Using Wing with Flask

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Wing Pro is a Python IDE that can be used to develop, test, and debug Python code written for the Flask web development framework.

If you do not already have Wing Pro installed, download it now.

This document describes how to configure Wing for Flask. To get started using Wing as your Python IDE, please refer to the tutorial in Wing's Help menu or read the Quickstart Guide.

Project Configuration

To create a new project, use New Project in Wing's Project menu. Choose Use Existing Directory or Create New Directory to select or create your source directory and then choose the Project Type of Flask. Press Next and then select or create the Python environment to use with your new project.

Using an Existing Python Installation or Environment: Select Use Existing Python and Command Line to use an existing Python installation or environment. This should be set to the value of sys.executable (after import sys) from the Python you wish to use.

Or, if you are using Flask in an existing virtualenv or Anaconda environment, select Activated Env instead and enter the command that activates the environment (for example, c:\path\to\env\Scripts\activate.bat, /path/to/env/bin/activate, or Anaconda's activate env). The drop down menu to the right of this field lists recently used and automatically found environments.

Note that using an activate command whose full path contains spaces will not work. In this case, use the Command Line option as described above.

When an existing Python installation or environment is used, Flask is assumed to already be installed into it. If this is not the case, you can install it from the Packages tool after your project has been set up.

Creating a New Environment: You can also create a new virtualenv, Poetry env, pipenv, conda env, or Docker environment from here along with your project, as described in more detail in Creating Python Environments.

When you have finished selecting your Python environment, press Create Project to create your new project. If you are using an existing source directory, you will need to save the project to disk using Save Project in the Project menu. If you created a new source directory, the project will automatically be stored there.

Remote Hosts and VMs

Wing Pro can work with Flask code that is running on a remote host or VM. To do this, you need to be able to connect to the remote system with SSH. Then you can create your project in the same way as above, after first setting the Host in the New Project dialog. See Remote Hosts for more information on remote development with Wing Pro.


For containers, select Local Host on the first page of the New Project dialog, then Create New Environment on the second page, and set up a new Docker container. For details, see Using Wing Pro with Docker.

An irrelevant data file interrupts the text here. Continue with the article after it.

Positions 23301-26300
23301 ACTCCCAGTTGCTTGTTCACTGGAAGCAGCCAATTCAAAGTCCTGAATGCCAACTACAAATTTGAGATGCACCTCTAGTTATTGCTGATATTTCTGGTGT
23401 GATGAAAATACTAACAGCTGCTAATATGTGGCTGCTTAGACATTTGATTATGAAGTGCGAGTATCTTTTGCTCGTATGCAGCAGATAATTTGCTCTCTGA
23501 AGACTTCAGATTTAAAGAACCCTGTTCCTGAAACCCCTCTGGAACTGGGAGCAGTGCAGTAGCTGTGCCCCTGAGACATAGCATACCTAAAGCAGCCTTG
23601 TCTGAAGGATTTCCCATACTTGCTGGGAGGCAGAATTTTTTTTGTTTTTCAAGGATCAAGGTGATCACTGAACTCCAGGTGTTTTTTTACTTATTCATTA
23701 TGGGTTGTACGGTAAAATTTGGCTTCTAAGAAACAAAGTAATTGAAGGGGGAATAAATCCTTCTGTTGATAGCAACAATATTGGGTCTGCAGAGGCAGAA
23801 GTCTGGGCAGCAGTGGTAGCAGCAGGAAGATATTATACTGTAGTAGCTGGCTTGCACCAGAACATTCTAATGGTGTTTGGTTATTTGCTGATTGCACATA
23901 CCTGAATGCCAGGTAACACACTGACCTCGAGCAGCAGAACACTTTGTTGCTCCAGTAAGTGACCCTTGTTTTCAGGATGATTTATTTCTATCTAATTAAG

Port Forwarding

When a remote host or container is used with your project, Wing sets up port forwarding in the remote host or container configuration created with your project, so that you can connect to the Flask instance using a browser running on the same host as the IDE.

For example, if Flask is listening on port 8000 on the remote host or container, Wing forwards port 8000 on localhost to the remote system, and the url you will use to access Flask from the host where Wing is running is: http://localhost:8000.

You can view and alter the port forwarding configuration on the Options page of the remote host or container configuration.

Setting up Auto-Reload

If you started a new Wing project with an existing code base, you should configure it to auto-reload changed code by adding use_reloader=True to your call, as follows:

Then enable Debug Child Processes under the Debug/Execute tab in Project Properties from the Project menu. This tells Wing Pro to debug also child processes created by Flask, including the reloader process.

Now Flask will automatically restart on its own whenever you save an already-loaded source file to disk.

You can add additional files for Flask to watch as follows:

watch_files = ['/path/to/file1', '/path/to/file2'], extra_files=watch_files)

Whenever any of these additional files changes, Flask will also automatically restart.

Turning off Flask's Debugger

If you are starting to use Wing with an existing Flask source base and you see Flask report exceptions in your browser and not in Wing's debugger, then you will need to turn off Flask's built-in debugger.

To do this, you can set up your main entry point as in the following example:

from flask import Flask
app = Flask(__name__)


if __name__ == "__main__":
    import os
    if 'WINGDB_ACTIVE' in os.environ:
        app.debug = False

Notice that this turns off Flask's debugging support only if Wing's debugger is present.

Once this is done, use Set Current as Main Entry Point in the Debug menu to set your main entry point. Then you can start debugging from the IDE, see Flask's output in the Debug I/O tool, and load pages from a browser to reach breakpoints or exceptions in your code.

Related Documents

For more information see: